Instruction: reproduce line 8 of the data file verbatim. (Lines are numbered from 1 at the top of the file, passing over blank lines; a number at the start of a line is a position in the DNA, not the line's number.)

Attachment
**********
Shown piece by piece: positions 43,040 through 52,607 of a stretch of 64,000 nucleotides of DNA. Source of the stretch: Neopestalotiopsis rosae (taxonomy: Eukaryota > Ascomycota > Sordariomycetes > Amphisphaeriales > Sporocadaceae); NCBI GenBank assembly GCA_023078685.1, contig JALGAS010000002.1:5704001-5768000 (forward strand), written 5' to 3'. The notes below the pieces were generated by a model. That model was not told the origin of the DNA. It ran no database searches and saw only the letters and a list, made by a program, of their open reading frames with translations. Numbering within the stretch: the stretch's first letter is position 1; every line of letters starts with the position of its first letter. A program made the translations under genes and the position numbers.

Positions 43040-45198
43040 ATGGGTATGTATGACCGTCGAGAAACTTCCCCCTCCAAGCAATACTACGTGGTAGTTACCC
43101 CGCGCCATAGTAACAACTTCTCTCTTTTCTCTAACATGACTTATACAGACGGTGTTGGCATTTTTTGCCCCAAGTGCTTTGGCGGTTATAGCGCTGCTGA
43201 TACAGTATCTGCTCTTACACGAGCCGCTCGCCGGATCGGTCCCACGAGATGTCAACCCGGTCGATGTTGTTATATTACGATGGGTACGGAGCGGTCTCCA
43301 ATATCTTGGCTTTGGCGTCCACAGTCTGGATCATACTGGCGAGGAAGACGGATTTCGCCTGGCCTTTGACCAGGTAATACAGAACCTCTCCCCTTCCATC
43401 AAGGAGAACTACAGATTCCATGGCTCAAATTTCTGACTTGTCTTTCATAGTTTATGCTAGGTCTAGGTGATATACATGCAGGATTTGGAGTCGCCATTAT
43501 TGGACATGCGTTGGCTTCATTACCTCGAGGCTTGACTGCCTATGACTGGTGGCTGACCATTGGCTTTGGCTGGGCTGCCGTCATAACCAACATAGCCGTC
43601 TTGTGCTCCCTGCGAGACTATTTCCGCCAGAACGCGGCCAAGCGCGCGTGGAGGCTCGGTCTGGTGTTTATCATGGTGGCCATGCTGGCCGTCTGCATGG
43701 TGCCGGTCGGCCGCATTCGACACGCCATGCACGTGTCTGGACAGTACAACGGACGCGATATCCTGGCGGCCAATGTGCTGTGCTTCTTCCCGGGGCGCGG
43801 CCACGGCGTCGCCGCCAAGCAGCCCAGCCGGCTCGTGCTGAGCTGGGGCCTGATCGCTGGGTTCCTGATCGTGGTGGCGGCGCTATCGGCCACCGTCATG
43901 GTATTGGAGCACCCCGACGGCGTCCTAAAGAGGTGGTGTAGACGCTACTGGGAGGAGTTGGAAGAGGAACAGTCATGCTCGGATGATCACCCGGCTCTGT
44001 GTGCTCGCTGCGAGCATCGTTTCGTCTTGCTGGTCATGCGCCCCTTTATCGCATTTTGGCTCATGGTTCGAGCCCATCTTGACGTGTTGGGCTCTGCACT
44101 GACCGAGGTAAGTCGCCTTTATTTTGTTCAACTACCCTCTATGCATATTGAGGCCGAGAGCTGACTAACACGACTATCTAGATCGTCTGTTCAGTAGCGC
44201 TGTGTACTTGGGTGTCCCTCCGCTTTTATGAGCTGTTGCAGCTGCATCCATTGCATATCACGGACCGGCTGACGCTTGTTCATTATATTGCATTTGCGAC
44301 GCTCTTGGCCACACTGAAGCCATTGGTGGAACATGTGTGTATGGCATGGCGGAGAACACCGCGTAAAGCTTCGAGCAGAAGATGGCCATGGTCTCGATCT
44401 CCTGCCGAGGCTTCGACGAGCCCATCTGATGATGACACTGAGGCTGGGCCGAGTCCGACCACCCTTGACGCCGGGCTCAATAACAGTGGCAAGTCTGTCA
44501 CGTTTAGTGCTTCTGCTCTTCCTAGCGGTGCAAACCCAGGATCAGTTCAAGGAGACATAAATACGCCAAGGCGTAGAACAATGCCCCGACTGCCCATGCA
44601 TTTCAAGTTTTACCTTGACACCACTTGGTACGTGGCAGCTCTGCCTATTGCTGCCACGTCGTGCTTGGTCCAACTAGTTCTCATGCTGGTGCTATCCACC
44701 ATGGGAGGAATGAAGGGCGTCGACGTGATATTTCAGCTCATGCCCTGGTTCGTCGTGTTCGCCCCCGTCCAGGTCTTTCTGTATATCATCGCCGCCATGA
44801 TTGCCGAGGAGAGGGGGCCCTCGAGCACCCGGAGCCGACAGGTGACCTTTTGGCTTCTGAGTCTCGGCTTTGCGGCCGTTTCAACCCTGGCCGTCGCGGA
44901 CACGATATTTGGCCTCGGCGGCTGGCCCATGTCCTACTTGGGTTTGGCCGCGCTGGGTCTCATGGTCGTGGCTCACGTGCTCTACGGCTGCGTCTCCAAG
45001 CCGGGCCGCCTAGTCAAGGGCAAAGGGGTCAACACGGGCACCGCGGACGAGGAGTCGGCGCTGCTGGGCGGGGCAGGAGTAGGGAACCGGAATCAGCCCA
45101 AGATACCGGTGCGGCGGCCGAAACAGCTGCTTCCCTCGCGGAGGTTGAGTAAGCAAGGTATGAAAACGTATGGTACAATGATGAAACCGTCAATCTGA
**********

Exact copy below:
43501 TGGACATGCGTTGGCTTCATTACCTCGAGGCTTGACTGCCTATGACTGGTGGCTGACCATTGGCTTTGGCTGGGCTGCCGTCATAACCAACATAGCCGTC